By Rabbi Mordechai Greenberg
Rosh Yeshiva, Kerem B'Yavneh
"And let him be atoned for sinning in his soul' [Bamidbar 6:11]. What sin did this man do in his soul? The answer is that he refrained from drinking wine." [Taanit 11a].
What is the attitude of Judaism on hedonism and on abstaining from worldly pleasures? At first glance, from the laws of the "nazir," who refrains from all contact with wine and grapes, it would seem that the Torah views self-mortification in a negative light. Many articles have been written about the negative attitude towards abstaining from pleasure. One example is the continuation of the passage from the Talmud quoted above: "Whoever fasts is called a sinner, and this is a "kal vachomer" - a logical inference - from the laws of nazir."
On the other hand, there are many declarations which praise a man who refrains from indulging in the physical pleasures of the world. However, the sages have also made declarations which show an opposite viewpoint: "Whoever fasts is called holy, and this is a logical inference from the laws of nazir" [Taanit, ibid].
In his book Messilat Yesharim, the Ramchal discusses the paradox in the words of the sages at length and comes to the conclusion that there are types of abstention that we have been commanded to observe and other types which we have been commanded to avoid. In general abstention is a good thing, since it can be dangerous to seek the physical pleasures of this world, and it is therefore good in general for a person to avoid luxuries. However, one is not allowed to refrain from things that are necessary for his wellbeing.
Rav Avraham Yitzchak Kook feared that his disciple, Rav Charlap, might want to mimic the actions of his first mentor, Rabbi Tzvi Mechel Shapiro, who was known as an extreme ascetic. When Rav Charlap wrote a book describing the behavior of Rabbi Shapiro, called "Tzvi Latzadik," Rav Kook wrote the following in the introduction: "Therefore we, who have weak constitutions, and are struck by motion and by futile actions – we must yearn to lift ourselves up somewhat from our depths... to be comparable within the limits of our miniscule abilities to the righteous men of the generation. Our first action must be to light up around us the torch of knowledge, constantly to be present in the holy sanctuary of the study of Torah, fear, and holy service... we must make our weak and depressed bodies healthy." [Igrot volume 1, page 78].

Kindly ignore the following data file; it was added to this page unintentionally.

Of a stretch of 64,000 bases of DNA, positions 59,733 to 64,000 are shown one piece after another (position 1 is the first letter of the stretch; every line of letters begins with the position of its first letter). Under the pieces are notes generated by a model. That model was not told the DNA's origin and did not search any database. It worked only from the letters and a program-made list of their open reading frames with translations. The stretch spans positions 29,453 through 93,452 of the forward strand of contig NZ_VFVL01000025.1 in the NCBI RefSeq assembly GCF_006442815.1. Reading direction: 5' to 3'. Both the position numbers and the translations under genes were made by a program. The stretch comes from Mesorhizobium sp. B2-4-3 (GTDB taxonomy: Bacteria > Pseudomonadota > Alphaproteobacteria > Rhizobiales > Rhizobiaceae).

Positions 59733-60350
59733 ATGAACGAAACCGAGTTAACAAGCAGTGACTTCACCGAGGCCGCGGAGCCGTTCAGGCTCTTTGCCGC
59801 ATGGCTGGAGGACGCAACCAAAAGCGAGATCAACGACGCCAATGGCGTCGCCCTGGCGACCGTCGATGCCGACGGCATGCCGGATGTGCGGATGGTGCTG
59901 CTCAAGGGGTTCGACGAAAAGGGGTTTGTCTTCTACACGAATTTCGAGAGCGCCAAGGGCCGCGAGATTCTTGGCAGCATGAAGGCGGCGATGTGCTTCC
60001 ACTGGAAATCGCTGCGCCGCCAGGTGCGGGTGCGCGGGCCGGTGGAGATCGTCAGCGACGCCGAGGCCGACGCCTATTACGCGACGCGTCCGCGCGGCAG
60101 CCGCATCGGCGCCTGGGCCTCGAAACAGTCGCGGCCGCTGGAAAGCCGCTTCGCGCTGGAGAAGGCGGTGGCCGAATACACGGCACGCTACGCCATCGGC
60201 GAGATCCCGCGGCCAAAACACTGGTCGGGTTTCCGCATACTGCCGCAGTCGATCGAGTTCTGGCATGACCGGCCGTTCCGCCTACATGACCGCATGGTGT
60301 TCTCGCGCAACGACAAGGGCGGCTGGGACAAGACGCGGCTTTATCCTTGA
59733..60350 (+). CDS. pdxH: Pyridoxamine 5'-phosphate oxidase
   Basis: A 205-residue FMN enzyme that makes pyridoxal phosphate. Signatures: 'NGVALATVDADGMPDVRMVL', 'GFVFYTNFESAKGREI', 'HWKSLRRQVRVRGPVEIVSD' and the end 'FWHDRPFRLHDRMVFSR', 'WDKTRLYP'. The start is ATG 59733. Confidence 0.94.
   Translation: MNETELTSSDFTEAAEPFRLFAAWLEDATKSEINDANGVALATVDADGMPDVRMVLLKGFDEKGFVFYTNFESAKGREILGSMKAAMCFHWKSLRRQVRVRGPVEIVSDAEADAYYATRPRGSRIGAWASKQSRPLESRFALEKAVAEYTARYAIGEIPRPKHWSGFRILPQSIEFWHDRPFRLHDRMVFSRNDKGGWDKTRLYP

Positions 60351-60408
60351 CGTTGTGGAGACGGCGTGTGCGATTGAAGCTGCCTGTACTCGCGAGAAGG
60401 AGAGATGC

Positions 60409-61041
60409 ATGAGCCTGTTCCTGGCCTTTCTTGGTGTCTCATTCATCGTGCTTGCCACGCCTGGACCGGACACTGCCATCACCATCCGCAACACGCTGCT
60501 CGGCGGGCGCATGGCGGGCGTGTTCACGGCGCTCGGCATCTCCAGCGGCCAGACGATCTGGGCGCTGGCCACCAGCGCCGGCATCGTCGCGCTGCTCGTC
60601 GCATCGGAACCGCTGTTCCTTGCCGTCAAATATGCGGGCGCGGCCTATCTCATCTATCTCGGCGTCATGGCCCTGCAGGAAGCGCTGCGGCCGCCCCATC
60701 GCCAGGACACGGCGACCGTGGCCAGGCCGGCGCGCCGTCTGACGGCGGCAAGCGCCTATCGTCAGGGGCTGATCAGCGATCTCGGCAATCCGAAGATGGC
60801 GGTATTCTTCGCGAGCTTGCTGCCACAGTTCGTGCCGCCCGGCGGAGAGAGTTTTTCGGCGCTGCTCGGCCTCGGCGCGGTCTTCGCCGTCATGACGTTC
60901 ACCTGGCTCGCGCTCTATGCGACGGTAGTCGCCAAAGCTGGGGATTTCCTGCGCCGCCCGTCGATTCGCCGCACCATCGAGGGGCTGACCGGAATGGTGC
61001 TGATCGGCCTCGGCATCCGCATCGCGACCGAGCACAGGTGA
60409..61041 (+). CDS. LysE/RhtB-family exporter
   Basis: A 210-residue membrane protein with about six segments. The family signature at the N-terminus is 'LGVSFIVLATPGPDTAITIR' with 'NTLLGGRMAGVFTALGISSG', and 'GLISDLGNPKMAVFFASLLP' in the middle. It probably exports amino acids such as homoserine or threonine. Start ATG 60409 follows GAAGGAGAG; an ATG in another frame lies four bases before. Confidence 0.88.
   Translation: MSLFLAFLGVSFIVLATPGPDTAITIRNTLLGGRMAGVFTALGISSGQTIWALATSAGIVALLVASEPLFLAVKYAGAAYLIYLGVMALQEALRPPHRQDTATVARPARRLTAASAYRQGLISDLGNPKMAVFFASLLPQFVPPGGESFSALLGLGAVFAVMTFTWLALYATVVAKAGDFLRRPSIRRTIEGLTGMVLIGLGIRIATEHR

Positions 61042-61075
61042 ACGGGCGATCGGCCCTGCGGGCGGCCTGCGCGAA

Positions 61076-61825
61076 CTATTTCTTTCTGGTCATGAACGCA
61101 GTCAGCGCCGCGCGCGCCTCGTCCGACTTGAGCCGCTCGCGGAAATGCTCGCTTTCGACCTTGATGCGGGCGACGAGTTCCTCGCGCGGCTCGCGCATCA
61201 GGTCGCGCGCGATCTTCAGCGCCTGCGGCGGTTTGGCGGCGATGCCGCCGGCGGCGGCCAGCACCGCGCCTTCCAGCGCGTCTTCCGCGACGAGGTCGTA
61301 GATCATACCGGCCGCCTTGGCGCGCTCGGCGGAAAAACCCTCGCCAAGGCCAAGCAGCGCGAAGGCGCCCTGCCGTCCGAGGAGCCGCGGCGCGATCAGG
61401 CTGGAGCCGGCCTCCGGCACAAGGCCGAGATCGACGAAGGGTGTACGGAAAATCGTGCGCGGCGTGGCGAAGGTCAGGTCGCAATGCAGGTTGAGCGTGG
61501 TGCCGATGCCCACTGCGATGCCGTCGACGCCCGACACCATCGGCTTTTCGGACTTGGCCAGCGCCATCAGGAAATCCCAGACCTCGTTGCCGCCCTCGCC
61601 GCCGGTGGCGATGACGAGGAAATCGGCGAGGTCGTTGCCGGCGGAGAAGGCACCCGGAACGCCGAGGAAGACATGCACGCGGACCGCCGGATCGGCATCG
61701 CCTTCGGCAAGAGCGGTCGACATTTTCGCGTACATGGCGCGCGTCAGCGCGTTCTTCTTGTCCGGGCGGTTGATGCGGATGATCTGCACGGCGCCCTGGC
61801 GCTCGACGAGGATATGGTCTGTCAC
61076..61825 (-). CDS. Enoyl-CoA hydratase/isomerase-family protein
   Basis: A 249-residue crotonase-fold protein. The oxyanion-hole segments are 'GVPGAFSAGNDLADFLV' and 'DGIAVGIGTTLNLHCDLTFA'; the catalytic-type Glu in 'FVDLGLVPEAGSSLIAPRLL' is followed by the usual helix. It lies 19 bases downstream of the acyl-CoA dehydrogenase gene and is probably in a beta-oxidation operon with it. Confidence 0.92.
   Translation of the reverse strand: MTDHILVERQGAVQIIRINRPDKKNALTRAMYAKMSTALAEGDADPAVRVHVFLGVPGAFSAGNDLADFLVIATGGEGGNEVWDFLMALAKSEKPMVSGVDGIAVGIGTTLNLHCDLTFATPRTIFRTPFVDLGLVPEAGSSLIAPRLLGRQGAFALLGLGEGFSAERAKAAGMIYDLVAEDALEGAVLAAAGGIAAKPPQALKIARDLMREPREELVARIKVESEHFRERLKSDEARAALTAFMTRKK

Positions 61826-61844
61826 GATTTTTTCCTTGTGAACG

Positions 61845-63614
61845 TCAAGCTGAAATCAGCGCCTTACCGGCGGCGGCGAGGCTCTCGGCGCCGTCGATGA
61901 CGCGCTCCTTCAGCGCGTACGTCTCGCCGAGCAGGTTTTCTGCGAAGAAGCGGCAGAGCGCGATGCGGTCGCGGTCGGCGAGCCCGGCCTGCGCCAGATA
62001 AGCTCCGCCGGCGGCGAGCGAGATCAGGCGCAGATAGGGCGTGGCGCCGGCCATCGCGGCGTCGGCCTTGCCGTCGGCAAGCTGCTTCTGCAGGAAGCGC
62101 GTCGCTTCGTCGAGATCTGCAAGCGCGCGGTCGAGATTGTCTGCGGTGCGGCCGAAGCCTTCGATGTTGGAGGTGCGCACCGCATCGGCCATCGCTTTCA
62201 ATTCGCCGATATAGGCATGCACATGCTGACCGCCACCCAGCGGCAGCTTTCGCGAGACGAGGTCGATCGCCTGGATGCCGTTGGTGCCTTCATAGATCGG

We do not have permission to treat our bodies in an arbitrary way. Our bodies belong to the Holy One, Blessed be He, and therefore not only are we not allowed to cause them harm, our task is to make sure that our bodies will be healthy and strong. We must eat the proper foods, get enough rest, and engage in physical activities in order to maintain our physical fitness. Before eating breakfast, Hillel would say, "A righteous man is good to himself" [Mishlei 11:17]. However, at the same time, we must avoid the trait of admiring the body too much, since the body has no intrinsic value of its own.
Many new types of industry have sprung up in the realm of food. The purpose of them all is to entice people. Let us rather remember the true goal – "a healthy soul in a healthy body."
Here is what the Rambam wrote: "One whose appetite is weak should awaken it with spiced food, and one who becomes depressed should improve his mood by listening to music and by walking in the gardens. The intent all this is to make his body healthy." And he ends with, "The final objective in having a healthy body is to gather wisdom."
And the Ramchal writes, "And there is the main principle: A person should stay away from whatever is not necessary for this world. But whatever is necessary for him, for whatever reason, since it is needed, if he separates himself from it, he is a sinner."